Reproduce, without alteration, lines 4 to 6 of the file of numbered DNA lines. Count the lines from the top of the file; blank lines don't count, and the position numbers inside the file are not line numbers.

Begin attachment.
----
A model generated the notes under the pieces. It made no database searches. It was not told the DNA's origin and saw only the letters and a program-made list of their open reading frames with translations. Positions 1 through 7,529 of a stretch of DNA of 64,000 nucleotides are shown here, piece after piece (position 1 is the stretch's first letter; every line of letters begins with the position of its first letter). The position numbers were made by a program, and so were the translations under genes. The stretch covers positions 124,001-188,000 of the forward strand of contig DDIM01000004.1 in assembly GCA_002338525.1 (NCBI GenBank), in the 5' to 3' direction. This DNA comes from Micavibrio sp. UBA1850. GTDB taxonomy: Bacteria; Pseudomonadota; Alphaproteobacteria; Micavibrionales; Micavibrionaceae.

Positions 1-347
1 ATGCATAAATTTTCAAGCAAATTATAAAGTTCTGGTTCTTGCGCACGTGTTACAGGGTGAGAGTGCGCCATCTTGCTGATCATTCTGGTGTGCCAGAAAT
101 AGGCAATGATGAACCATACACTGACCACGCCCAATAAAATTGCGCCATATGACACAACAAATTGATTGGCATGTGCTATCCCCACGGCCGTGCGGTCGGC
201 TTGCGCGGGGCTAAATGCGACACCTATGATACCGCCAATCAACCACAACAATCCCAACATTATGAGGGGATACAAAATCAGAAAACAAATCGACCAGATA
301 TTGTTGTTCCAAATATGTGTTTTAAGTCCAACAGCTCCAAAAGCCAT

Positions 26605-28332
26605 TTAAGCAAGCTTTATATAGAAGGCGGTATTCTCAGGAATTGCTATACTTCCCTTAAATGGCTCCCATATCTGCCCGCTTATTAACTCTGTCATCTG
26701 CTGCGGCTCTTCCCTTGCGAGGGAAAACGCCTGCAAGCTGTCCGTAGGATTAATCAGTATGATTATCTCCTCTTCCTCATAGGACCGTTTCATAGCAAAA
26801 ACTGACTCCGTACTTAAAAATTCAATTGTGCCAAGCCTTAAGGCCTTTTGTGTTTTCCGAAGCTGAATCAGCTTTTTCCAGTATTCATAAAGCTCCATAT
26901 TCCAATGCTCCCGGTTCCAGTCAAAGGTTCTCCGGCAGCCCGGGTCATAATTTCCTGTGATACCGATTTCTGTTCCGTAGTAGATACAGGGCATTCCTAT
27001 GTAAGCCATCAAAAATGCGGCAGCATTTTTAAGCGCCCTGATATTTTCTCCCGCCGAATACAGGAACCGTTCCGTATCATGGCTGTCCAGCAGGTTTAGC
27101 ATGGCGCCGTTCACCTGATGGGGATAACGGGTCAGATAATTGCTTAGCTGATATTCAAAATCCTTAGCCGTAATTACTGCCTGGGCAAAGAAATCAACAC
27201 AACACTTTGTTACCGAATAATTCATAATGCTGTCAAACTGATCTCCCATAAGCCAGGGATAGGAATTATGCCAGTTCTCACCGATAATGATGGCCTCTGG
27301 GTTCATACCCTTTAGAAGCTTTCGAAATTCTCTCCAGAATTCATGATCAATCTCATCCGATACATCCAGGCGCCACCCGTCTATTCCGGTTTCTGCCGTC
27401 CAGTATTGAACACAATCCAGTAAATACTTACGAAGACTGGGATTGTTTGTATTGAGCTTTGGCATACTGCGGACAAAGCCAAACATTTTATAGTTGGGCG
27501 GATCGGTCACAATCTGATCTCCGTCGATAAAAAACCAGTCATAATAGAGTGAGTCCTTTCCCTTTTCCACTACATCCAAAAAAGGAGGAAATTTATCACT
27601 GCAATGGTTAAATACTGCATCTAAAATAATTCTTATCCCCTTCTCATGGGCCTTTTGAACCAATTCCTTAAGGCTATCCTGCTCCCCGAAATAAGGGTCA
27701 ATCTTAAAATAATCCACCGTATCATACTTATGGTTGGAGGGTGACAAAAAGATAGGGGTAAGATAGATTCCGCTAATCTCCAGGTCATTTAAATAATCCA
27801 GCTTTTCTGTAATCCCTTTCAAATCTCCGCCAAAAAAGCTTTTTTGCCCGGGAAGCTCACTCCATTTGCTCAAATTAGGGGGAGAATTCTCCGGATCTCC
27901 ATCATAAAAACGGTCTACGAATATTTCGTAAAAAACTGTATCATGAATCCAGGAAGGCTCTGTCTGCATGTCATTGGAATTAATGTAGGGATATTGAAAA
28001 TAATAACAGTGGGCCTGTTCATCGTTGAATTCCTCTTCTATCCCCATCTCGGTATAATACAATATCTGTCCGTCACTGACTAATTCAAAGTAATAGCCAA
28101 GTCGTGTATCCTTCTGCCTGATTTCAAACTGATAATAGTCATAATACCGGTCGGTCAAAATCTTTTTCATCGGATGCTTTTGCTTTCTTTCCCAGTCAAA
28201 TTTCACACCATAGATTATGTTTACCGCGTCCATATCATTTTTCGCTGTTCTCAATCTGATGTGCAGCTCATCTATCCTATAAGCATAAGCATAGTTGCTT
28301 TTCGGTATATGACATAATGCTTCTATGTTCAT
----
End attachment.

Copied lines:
101 AGGCAATGATGAACCATACACTGACCACGCCCAATAAAATTGCGCCATATGACACAACAAATTGATTGGCATGTGCTATCCCCACGGCCGTGCGGTCGGC
201 TTGCGCGGGGCTAAATGCGACACCTATGATACCGCCAATCAACCACAACAATCCCAACATTATGAGGGGATACAAAATCAGAAAACAAATCGACCAGATA
301 TTGTTGTTCCAAATATGTGTTTTAAGTCCAACAGCTCCAAAAGCCAT